As Philip Tetlock so powerfully showed, most expertise isn’t worth nix if the criterion of expertise is whether you can demonstrate superior predictions about what will happen in the future. As he showed, most experts can’t predict any better than tolerably informed non-experts and some experts – particularly the hedgehogs who “know one big thing” – are substantially worse than your average Joe. By contrast, some expert ‘foxes’ who know many things are a tad better.
And of course prognosticating about the future is a human foible – we’re always doing it whether it’s useful or not. It can also involve status displays. I recall being invited to a dinner hosted by one of Australia’s noted businessmen during the GFC with 15 or so people around the table. No-one really wanted to discuss the nature of the events. Rather we were told by our host that he’d been talking to the head of Goldman’s in the US or some other great and powerful operator and he said so and so which involved some casual prediction. But it was painfully obvious to me – and I kept quiet about it because it would have been raining on others’ parade – that no-one really knew what would happen next and these corporate guys were less likely to know than a canny economist. But the conversation rolled on.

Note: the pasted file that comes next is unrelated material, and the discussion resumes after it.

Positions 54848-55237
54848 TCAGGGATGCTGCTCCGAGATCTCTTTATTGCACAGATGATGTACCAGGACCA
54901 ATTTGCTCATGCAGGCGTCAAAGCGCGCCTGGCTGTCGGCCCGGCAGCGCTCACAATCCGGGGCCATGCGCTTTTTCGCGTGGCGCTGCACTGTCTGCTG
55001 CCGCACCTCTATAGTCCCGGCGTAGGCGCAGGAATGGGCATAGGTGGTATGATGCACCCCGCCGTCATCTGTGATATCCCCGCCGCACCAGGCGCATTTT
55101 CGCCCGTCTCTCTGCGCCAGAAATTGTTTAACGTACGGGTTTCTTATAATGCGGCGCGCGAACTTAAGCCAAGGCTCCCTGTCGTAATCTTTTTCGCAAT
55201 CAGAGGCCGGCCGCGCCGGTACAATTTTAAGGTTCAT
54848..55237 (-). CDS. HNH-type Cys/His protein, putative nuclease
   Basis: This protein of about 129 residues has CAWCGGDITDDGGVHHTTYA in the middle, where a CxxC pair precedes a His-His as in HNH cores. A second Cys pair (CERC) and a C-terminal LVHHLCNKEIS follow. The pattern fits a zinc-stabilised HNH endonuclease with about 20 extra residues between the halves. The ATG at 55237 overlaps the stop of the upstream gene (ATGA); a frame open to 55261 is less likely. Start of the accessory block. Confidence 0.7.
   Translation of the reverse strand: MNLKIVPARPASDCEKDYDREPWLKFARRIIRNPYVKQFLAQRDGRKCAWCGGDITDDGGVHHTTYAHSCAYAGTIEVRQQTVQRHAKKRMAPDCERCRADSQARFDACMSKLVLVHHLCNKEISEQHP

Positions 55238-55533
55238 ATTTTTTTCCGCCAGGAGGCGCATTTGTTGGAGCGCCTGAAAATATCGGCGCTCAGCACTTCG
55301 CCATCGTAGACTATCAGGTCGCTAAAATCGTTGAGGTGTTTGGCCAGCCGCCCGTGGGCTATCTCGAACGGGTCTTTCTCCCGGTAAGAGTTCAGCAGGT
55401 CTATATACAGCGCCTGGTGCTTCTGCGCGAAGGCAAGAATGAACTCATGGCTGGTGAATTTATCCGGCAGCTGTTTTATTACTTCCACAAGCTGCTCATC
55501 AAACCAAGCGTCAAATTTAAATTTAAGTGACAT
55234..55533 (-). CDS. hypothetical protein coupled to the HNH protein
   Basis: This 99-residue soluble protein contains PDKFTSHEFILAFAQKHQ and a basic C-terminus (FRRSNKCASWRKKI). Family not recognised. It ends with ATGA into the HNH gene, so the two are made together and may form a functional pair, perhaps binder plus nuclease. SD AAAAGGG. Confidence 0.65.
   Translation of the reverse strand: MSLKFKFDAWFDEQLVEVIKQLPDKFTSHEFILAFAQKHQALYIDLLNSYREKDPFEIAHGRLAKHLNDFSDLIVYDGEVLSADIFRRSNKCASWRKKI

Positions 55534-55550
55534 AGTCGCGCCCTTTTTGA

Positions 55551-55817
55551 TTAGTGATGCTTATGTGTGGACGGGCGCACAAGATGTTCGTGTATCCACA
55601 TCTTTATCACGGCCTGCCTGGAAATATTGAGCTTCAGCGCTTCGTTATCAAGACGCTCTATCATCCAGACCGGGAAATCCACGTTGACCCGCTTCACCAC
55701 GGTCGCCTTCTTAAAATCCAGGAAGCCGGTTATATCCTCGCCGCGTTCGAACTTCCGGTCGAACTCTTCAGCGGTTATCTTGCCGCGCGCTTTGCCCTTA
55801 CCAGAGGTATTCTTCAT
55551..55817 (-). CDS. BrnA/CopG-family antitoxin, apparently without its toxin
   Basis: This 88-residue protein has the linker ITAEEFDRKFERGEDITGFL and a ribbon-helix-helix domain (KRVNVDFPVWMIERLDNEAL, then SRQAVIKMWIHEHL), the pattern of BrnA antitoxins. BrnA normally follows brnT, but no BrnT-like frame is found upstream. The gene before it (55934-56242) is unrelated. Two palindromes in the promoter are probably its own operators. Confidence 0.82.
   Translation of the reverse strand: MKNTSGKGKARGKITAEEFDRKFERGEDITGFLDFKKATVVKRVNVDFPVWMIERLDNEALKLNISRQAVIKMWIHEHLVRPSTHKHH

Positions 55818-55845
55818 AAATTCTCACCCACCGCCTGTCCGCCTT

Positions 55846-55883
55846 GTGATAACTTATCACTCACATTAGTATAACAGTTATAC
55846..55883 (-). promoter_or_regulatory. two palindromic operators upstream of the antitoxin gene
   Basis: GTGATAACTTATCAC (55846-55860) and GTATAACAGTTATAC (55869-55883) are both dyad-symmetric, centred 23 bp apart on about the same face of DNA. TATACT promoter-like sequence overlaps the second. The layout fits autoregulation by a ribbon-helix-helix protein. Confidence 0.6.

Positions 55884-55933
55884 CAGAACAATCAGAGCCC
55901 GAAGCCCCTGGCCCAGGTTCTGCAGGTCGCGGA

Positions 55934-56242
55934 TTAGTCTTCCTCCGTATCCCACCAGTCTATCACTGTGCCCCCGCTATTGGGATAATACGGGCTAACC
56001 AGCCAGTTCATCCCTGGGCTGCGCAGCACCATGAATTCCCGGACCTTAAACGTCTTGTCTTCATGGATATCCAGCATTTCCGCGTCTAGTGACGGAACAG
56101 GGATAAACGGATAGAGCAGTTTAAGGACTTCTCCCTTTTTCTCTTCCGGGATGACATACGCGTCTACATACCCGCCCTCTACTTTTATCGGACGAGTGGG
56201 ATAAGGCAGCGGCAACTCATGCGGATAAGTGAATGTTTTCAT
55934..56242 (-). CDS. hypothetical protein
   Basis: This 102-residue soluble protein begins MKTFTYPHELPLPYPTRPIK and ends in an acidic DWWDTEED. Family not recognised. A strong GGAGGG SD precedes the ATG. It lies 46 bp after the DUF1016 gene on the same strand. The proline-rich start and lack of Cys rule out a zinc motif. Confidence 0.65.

I’ve always thought it strange that when journos interview experts and discuss their predictions – for instance about the dollar – that they don’t also ask them for some casual variant of a confidence interval. Mightn’t the expert on such matters be expected to have an expert view on the value of his expertise? For instance there’s a literature on the extent to which past forecasts improve on simple rules (like predicting that today’s value will be tomorrow’s value or that tomorrow’s value will revert to the long run mean). If experts don’t volunteer such insights, shouldn’t they be asked for them? Oh but wait, the interviewer and the interviewee are all in it together – along with the listeners. The bullshitter, the bullshittee and the bullshitted.
Anyway, it’s a nice fantasy – one which might cut swathes through the industry of being and broadcasting talking heads.
In the meantime, I came upon this nice visual illustration of the ideas here.
The diagram being appealed to is the diagram above.
When you have any scientific theory, it has a range of validity. Think about that phrase for a minute: range of validity. What does that mean?
Let’s start with a small idea first to illustrate this: the idea that heat rises. Sure, you put a hot thing like a burning candle in a cool room, and the flame will heat up the air around it, and the hot air will rise. Sounds simple, until you ask the question, “how will the hot air rise?”
This doesn’t mean that there’s anything wrong with your theory that hot air rises, though. It means that your theory is incomplete, as are all scientific theories.And the answer to that one is more complex. Under some conditions (above right), the hot air will rise smoothly and the air will flow in a laminar fashion, while under other conditions (above left) the air will rise turbulently.